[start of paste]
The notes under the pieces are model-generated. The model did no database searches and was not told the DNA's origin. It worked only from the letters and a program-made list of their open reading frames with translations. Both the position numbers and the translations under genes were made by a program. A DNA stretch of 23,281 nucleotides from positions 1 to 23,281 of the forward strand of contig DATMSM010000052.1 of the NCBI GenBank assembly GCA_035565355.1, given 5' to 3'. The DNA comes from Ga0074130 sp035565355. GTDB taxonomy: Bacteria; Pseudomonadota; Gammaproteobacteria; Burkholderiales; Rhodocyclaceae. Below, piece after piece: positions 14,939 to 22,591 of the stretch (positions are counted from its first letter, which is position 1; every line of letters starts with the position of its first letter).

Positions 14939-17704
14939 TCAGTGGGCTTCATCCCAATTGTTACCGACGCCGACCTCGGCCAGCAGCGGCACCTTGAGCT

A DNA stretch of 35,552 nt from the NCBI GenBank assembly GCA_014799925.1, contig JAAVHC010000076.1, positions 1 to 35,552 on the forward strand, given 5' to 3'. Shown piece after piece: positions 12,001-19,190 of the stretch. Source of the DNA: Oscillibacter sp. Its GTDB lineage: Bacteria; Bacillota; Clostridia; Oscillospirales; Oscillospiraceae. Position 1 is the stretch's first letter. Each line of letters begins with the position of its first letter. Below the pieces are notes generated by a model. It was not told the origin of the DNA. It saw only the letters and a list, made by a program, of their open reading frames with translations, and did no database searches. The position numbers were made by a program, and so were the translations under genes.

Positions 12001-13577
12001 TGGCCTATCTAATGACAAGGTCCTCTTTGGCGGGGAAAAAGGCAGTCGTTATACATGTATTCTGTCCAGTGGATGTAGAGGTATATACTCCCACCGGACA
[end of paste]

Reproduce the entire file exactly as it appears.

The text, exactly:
The notes under the pieces are model-generated. The model did no database searches and was not told the DNA's origin. It worked only from the letters and a program-made list of their open reading frames with translations. Both the position numbers and the translations under genes were made by a program. A DNA stretch of 23,281 nucleotides from positions 1 to 23,281 of the forward strand of contig DATMSM010000052.1 of the NCBI GenBank assembly GCA_035565355.1, given 5' to 3'. The DNA comes from Ga0074130 sp035565355. GTDB taxonomy: Bacteria; Pseudomonadota; Gammaproteobacteria; Burkholderiales; Rhodocyclaceae. Below, piece after piece: positions 14,939 to 22,591 of the stretch (positions are counted from its first letter, which is position 1; every line of letters starts with the position of its first letter).

Positions 14939-17704
14939 TCAGTGGGCTTCATCCCAATTGTTACCGACGCCGACCTCGGCCAGCAGCGGCACCTTGAGCT

A DNA stretch of 35,552 nt from the NCBI GenBank assembly GCA_014799925.1, contig JAAVHC010000076.1, positions 1 to 35,552 on the forward strand, given 5' to 3'. Shown piece after piece: positions 12,001-19,190 of the stretch. Source of the DNA: Oscillibacter sp. Its GTDB lineage: Bacteria; Bacillota; Clostridia; Oscillospirales; Oscillospiraceae. Position 1 is the stretch's first letter. Each line of letters begins with the position of its first letter. Below the pieces are notes generated by a model. It was not told the origin of the DNA. It saw only the letters and a list, made by a program, of their open reading frames with translations, and did no database searches. The position numbers were made by a program, and so were the translations under genes.

Positions 12001-13577
12001 TGGCCTATCTAATGACAAGGTCCTCTTTGGCGGGGAAAAAGGCAGTCGTTATACATGTATTCTGTCCAGTGGATGTAGAGGTATATACTCCCACCGGACA